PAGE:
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PPPL achieves milestone, completing first part of heart of fusion experiment

Rezwan Razani - March 22, 2013

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For Immediate Release

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**Princeton Plasma Physics Laboratory achieves milestone, completing first part of heart of fusion experiment**

Engineers and technicians at the U.S. Department of Energy’s Princeton Plasma Physics Laboratory (PPPL) have completed a crucial stage of the $94 million upgrade of the National Spherical Torus Experiment (NSTX), the Laboratory’s major fusion project. The critical task called for sealing and insulating the first quadrant of magnetic field conductors for the NSTX center stack, which forms the heart of the upgrade that will make the device the most advanced fusion facility of its kind on earth.

Completion of the first quadrant entailed some anxious moments. Riding on the results were months of work assembling the nine 20-foot long, 350-pound conductors and preparing them for a volatile process known as vacuum pressure impregnation (VPI) that created the insulation. “If we had a script, I couldn’t think of a better outcome,” Ron Strykowsky, head of the NSTX Upgrade, said of the finished quadrant.

Readying the conductors for the process required the coordinated efforts of engineers and some dozen skilled technicians. The many jobs included soldering cooling tubes into each conductor under the direction of Steve Jurczynski, head of the vacuum braze shop, and sandblasting, priming and wrapping the units with fiberglass tape in operations led by machine technician Mike Anderson.

All these efforts were on the line during the VPI procedure. “When everything’s said and done, you must join the conductors and provide mechanical and electrical strength,” said Jim Chrzanowski, who heads the center-stack construction team. “VPI does both those things and it’s a very delicate process.”

Technicians led by vacuum technician Buddy Kearns began the process by injecting liquid epoxy into a carbon steel, vacuum-sealed mold that engineer Bruce Paul designed. The first quadrant lay inside. Workers gradually raised the temperature to combine the epoxy with the fiberglass tape to create a composite insulating material.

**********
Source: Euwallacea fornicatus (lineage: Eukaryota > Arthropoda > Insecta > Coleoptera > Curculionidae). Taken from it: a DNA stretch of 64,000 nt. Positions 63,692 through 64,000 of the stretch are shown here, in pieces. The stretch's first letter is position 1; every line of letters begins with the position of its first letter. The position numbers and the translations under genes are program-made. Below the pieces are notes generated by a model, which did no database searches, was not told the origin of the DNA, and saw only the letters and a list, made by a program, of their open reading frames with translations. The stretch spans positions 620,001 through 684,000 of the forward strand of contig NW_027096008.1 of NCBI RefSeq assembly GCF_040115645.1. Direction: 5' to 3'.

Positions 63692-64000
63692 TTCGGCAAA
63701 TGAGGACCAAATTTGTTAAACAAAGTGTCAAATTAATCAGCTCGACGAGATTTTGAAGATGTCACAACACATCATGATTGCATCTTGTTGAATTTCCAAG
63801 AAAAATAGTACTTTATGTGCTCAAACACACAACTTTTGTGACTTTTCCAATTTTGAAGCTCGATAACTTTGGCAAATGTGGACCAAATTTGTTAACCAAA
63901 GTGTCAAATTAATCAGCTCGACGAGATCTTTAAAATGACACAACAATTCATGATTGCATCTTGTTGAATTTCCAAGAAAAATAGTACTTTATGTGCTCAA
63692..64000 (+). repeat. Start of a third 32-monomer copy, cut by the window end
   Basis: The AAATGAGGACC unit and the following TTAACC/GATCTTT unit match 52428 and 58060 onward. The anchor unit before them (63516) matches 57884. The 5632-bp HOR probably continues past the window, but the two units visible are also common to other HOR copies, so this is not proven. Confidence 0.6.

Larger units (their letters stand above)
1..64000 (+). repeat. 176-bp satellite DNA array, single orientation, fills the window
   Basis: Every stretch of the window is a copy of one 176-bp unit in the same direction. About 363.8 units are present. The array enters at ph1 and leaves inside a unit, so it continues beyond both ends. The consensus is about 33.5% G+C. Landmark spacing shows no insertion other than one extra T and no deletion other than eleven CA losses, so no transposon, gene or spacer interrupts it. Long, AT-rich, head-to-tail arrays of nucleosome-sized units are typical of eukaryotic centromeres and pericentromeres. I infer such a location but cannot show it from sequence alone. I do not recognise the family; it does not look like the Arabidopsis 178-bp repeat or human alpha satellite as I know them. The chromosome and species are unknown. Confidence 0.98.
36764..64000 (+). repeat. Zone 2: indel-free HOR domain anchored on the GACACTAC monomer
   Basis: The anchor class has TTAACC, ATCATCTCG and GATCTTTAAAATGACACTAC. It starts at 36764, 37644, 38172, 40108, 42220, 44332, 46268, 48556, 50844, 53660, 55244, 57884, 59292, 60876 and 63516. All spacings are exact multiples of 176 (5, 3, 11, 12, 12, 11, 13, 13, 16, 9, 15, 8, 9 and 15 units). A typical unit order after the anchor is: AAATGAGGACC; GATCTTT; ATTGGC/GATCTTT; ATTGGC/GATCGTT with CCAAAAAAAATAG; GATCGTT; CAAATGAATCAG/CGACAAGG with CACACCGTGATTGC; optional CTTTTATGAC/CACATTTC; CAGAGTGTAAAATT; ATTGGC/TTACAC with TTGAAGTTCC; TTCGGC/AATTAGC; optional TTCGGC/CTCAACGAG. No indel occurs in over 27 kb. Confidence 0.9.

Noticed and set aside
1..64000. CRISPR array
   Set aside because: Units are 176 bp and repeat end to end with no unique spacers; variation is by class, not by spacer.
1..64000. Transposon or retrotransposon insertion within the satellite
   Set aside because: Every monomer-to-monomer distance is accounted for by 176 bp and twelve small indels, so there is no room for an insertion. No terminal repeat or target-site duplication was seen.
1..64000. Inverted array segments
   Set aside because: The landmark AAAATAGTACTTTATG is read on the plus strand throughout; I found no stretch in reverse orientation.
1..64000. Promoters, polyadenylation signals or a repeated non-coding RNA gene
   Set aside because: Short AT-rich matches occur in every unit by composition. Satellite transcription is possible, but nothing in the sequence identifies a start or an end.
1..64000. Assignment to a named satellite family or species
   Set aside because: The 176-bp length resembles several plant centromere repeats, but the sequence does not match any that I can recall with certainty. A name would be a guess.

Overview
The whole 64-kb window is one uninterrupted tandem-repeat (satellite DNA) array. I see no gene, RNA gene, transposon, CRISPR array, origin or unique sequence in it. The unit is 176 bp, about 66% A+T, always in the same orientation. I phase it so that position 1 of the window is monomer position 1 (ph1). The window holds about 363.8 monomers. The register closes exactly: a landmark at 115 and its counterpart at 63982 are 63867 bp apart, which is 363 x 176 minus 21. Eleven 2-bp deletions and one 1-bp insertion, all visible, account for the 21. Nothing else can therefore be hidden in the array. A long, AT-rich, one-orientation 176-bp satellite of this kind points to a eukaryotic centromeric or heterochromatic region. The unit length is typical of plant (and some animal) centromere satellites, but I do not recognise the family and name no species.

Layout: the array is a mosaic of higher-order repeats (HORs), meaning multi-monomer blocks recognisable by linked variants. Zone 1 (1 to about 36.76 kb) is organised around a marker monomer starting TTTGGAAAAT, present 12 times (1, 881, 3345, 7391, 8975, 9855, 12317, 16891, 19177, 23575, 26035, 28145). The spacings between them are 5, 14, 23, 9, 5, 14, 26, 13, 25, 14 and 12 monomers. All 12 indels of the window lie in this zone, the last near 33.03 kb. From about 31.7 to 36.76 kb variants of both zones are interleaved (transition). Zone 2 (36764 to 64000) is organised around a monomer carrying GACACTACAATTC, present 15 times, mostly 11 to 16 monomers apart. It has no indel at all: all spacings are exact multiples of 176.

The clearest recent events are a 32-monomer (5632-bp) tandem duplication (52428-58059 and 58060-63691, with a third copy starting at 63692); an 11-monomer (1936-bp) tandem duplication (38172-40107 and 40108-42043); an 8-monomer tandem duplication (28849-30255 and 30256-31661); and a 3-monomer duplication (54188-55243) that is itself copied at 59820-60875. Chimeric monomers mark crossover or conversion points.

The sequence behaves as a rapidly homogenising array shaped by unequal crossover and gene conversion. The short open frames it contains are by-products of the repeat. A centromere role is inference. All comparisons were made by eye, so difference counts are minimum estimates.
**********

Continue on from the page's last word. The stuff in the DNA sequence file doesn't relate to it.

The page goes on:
The critical moment came when the process neared 100 degrees centigrade—the temperature at which water boils and the epoxy generates heat and turns solid in what is called an exothermic reaction. The danger was that a sudden runaway reaction could cause the epoxy to burn itself up and destroy the project. Adding uncertainty was the fact that PPPL had never before used this particular epoxy. “We held our breath and were on pins and needles,” recalled engineer Steve Raftopolous.

These anxious minutes passed without incident. The now-solid epoxy cured at 100 degrees for 10-to-12 hours, and at 170 degrees for a similar period. Workers then opened the mold and examined the quadrant. “As soon as we lifted the lids off the mold everyone felt better,” said Anderson.

What the team found was gratifying. The process produced uniform insulation throughout the quadrant with just a few cosmetic blemishes. And the insulation easily passed electrical tests. While the composite material needed to show a resistance of at least 1 billion ohms to keep the current in each conductor separate, the insulation measured 20 billion ohms and did so between all nine conductors. “That’s as good as it gets,” Strykowsky noted.

The near-perfect results bode well for the three remaining center-stack quadrants. “The fact that the first one came out so well is an incentive to do the other three the same way,” said Kearns. “It gives us a more comfortable feeling that we can get this done successfully.”

PPPL is managed by Princeton University for the U.S. Department of Energy’s Office of Science, which is the largest supporter of basic research in the physical sciences in the United States.

PPPL, located on Princeton University’s Forrestal Campus in Plainsboro, N.J., is devoted to creating new knowledge about the physics of plasmas – ultra-hot, charged gases – and to developing practical solutions for the creation of fusion energy. Through fusion, which is constantly occurring in the sun and other stars, energy is created when the nuclei of two lightweight atoms, such as those of hydrogen, combine in plasma at very high temperatures. When this happens, a burst of energy is released, which can be used to generate electricity.